Music & Audio Recording: The NYT Learning Network contest provided music tracks from the fabulous folks at  Flocabulary, but since I teach music, I added this important music component to the project. My students have been using GarageBand (Apple app) for some time so I didn’t have to prepare them much for using loops. Unlike previous recording projects, I did not have the students use a separate recording mic. All audio recording and mixing were done from GarageBand.

So take a listen!

MY TAKE AWAY

  1.  FASCINATING TO SEE THE YEAR’S HISTORY THROUGH 12 AND 13-YEAR-OLDS. There were a wide range of topics and highlights. I loved that I discovered that my students are developing global citizens who, for the most part, care about world events. Class and 1:1 research conversations proved to be invaluable. Because students were documenting their work on Google Docs, I was able to follow their work and comment real-time.
  2. EXCITING TO SEE THE STUDENTS BEING EXCITED TO CREATE THEIR OWN MUSIC TRACKS. It was very interesting to watch students work. Partner groups needed to collaborate in class while listening to music (a headphone splitter is our friend). And because they had their Google Docs open, some chose to chat back and forth this way. Student group discussions on music style, lyrics, rhyming scheme, and instrumental choices were happening at a rapid pace. More than anything, they were listening. #win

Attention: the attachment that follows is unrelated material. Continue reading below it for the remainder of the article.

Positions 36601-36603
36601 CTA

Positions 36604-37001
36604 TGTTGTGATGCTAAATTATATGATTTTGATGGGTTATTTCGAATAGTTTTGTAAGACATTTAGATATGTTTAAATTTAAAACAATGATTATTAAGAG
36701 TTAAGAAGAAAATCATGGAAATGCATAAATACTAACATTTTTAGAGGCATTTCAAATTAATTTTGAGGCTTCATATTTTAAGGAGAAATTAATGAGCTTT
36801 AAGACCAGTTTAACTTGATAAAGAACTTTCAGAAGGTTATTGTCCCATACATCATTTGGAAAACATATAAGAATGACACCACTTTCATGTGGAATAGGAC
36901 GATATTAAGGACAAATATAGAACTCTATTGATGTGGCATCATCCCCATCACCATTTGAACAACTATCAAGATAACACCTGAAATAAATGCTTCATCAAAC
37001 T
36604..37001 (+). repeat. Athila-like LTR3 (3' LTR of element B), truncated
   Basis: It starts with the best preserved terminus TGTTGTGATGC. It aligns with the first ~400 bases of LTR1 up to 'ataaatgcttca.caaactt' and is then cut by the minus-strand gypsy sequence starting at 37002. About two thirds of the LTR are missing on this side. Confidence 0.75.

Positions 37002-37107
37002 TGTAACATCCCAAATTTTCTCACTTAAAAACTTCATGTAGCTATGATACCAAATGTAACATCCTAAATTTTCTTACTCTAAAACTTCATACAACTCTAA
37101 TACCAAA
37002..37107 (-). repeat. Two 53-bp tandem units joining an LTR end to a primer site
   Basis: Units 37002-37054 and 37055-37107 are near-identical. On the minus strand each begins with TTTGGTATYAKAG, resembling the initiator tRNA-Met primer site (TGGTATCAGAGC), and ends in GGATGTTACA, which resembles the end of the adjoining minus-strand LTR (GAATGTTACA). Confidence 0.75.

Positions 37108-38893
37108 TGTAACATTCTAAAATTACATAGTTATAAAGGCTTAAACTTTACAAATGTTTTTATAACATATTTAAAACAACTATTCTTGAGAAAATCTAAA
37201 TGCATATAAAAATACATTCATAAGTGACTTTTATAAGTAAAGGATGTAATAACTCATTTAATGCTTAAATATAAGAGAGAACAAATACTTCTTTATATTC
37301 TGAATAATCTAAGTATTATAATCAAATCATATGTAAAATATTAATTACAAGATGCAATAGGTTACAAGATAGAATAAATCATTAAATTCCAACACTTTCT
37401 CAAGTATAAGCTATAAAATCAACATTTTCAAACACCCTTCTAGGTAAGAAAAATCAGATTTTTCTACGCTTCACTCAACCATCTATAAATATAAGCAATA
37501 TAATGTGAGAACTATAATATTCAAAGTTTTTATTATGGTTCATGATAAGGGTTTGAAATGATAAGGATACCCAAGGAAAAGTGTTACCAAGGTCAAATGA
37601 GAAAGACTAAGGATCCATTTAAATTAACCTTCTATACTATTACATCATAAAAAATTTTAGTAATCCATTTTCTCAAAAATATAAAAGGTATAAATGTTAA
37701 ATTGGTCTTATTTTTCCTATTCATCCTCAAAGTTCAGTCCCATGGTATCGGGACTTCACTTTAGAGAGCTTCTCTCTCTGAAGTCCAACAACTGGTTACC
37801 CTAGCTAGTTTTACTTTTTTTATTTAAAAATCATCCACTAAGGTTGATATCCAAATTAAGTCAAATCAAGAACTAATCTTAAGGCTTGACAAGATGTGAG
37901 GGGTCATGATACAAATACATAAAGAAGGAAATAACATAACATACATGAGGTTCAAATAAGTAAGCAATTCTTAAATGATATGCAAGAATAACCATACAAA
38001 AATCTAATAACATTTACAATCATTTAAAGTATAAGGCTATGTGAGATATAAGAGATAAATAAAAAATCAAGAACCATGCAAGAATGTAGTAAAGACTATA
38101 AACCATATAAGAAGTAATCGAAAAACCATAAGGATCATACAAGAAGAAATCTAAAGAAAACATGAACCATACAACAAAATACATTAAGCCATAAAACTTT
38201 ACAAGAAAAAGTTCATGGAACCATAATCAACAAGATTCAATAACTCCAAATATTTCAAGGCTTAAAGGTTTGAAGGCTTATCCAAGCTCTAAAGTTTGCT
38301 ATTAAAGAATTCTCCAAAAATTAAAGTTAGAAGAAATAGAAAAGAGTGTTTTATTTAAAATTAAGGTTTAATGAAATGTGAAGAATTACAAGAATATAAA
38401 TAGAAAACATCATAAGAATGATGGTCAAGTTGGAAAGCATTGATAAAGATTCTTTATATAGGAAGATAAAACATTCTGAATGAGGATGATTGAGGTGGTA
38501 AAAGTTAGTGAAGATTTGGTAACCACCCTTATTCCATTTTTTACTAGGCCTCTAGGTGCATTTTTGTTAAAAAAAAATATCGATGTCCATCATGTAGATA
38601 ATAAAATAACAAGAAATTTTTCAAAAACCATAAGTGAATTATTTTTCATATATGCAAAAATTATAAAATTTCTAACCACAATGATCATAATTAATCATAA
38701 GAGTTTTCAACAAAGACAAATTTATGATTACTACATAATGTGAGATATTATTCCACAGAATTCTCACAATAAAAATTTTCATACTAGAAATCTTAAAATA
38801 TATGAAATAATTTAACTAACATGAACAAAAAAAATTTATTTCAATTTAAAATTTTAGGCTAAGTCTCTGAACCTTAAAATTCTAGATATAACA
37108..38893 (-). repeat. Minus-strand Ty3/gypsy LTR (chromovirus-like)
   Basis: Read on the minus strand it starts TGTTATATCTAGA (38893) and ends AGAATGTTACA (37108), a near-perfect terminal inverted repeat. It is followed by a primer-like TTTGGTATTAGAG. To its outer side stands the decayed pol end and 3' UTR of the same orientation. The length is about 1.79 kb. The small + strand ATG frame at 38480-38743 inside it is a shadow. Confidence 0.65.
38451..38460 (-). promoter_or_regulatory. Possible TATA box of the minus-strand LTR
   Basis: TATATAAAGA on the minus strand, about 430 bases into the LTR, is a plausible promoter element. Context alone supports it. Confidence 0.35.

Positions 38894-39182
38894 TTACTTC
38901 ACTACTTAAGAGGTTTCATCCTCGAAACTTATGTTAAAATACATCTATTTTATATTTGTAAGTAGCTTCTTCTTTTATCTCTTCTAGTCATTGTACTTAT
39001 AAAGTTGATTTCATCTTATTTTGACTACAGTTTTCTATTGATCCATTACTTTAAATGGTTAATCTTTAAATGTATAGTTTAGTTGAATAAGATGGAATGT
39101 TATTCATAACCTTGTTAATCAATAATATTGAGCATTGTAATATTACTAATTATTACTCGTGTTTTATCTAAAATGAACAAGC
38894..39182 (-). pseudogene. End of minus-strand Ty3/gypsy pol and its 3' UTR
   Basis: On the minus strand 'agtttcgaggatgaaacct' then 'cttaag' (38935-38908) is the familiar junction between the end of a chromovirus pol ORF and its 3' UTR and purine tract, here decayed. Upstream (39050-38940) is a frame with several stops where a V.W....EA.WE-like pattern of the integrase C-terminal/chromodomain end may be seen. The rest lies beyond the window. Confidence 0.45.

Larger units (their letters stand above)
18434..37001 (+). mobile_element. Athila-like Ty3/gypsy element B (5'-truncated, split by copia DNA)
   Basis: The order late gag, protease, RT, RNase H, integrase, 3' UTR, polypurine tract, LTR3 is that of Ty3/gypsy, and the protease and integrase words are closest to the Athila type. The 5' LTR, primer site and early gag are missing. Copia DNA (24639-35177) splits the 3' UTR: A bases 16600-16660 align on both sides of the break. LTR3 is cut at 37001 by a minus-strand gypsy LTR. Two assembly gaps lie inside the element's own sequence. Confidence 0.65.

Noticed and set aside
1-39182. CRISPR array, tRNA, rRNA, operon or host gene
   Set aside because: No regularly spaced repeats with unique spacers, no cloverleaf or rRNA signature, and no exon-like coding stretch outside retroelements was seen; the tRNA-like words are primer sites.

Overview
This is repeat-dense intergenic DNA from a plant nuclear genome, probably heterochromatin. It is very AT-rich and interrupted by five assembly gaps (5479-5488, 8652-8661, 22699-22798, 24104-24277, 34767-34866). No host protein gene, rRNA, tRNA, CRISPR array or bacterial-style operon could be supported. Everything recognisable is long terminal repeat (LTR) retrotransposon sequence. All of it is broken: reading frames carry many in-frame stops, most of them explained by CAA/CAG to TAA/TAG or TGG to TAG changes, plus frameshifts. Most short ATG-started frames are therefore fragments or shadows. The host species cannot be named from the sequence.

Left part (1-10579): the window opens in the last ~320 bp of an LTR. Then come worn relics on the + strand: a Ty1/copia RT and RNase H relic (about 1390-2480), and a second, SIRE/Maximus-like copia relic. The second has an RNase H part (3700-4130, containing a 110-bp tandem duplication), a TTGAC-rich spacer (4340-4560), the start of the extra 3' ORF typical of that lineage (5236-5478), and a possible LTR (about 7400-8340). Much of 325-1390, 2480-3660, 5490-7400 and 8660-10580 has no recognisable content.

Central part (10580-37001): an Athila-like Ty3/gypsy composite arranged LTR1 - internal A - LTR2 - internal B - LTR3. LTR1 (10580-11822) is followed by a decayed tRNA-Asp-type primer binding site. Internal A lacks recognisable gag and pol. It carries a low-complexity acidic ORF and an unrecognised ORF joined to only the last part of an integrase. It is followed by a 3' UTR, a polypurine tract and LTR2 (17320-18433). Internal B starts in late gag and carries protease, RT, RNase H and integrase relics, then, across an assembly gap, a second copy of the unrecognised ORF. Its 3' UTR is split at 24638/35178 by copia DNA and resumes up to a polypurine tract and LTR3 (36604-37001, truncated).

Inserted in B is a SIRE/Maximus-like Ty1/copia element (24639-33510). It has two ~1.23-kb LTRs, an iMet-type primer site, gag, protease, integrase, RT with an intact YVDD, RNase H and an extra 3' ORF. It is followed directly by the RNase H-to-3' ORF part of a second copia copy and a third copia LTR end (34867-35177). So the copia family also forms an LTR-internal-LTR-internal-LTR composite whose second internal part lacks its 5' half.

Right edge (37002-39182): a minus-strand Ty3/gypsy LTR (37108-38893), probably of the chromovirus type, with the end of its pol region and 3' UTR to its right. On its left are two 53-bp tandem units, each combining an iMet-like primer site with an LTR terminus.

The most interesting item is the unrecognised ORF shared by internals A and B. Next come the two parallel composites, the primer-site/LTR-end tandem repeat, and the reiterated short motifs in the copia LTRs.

3. IMPORTANT STEP: SEEING THE STUDENTS IN HIS/HER LEARNING PROCESS. Some students were great researchers. Some were fabulous at writing the lyrics and some were just excellent at creating the music. The same students, while being so successful at these areas, struggled to use class time, or struggled with another part of learning. Partners were good  (since they chose their own) in this case. They motivated each other. It was important for me to recognize each student’s strengths and struggling areas and work through challenges. I have to say that guiding each group/student was a time consuming task, but to their credit, they worked hard! So…
  4. CELEBRATE & GIVE FEEDBACKS. It’s exhilarating when students call you like the world’s ending because they want you to listen to the short segment they have been working on (remember, I have {dramatic} Middle School students?). Run to them. Be excited for their successes, however short or minor. Also give them honest opinions and guide them to think about things they may have missed. The NYT Learning Network provided a rubric on their site, but I decided to give my own feedback as well as class feedbacks on each project.